Masami Imai and Tuan Anh Nguyen-Viet ’16 have published “The Effects of Ethnic Chinese Minority on Vietnam’s Regional Economic Development in the Post- Vietnam War Period,” in the Journal of Development Studies.
This paper examines the impact of the Hoa, an ethnically Chinese, economically dominant minority, on regional economic development in Vietnam. To address the endogeneity of the geographical distribution of the Hoa, we use an important historical episode: the rapid deterioration in Sino-Vietnamese diplomatic relationship that led many ethnic Chinese to flee abroad, particularly to the refugee camps in the Guangxi province of China, in 1979. We find that the effects of proximity to the refugee camps on the share of ethnic Chinese in 1989 were more pronounced for provinces that had a larger presence of the ethnic Chinese population in 1979. We also find strong correlations between the 1989 share of ethnic Chinese (instrumented) and contemporary indicators of economic performance. The results suggest that the ethnic Chinese minority had positive economic impacts on Vietnam’s regional economies and that the post-Vietnam War exodus of ethnic Chinese was likely to have had long-term negative economic impacts.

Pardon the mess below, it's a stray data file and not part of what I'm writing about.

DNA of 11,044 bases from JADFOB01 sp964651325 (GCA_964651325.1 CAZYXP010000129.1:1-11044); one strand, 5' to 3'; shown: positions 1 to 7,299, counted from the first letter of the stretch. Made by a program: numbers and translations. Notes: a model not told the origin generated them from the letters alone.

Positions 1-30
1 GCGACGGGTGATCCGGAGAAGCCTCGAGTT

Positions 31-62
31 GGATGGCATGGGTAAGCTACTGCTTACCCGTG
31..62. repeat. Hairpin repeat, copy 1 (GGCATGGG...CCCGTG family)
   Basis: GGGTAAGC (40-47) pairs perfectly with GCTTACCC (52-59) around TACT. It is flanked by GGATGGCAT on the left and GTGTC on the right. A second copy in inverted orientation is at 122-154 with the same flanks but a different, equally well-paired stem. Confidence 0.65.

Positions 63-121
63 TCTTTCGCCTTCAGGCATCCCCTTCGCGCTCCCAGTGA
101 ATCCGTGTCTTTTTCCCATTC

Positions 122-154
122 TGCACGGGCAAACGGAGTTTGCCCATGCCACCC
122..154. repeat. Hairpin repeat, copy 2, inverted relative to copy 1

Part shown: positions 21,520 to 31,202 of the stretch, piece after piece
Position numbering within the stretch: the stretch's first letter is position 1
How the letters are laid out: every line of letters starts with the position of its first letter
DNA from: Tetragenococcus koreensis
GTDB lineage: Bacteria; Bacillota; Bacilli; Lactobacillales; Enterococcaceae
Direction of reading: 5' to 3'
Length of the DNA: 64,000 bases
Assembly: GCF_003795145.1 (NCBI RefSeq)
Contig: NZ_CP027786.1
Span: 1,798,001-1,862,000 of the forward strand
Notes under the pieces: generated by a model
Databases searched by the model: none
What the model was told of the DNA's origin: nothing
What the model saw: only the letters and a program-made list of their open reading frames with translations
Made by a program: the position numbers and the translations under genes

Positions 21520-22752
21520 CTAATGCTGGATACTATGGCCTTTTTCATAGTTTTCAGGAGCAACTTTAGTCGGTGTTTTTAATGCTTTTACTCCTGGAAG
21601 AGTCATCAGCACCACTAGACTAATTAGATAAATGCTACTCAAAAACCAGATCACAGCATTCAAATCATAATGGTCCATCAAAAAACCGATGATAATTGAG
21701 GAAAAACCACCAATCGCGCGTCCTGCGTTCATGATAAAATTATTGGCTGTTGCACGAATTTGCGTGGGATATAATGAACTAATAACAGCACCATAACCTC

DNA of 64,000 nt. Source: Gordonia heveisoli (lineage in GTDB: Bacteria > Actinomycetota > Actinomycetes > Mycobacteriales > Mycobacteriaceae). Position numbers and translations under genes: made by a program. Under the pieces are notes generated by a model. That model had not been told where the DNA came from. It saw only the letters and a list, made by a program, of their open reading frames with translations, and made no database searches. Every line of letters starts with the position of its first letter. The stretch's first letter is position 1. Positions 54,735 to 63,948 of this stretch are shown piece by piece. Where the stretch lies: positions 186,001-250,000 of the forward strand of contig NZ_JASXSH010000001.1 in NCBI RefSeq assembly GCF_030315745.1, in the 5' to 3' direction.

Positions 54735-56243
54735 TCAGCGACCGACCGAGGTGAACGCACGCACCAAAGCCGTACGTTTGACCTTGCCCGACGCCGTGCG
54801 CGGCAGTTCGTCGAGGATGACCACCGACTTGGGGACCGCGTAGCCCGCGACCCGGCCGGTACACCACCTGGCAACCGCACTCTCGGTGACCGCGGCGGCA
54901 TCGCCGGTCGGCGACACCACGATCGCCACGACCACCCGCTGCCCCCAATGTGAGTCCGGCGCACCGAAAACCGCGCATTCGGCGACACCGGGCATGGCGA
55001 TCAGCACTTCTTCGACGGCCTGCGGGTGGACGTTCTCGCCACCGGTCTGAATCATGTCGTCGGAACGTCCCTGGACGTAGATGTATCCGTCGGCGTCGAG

The full paper can be downloaded from the publisher at https://doi.org/10.1080/00220388.2017.1393523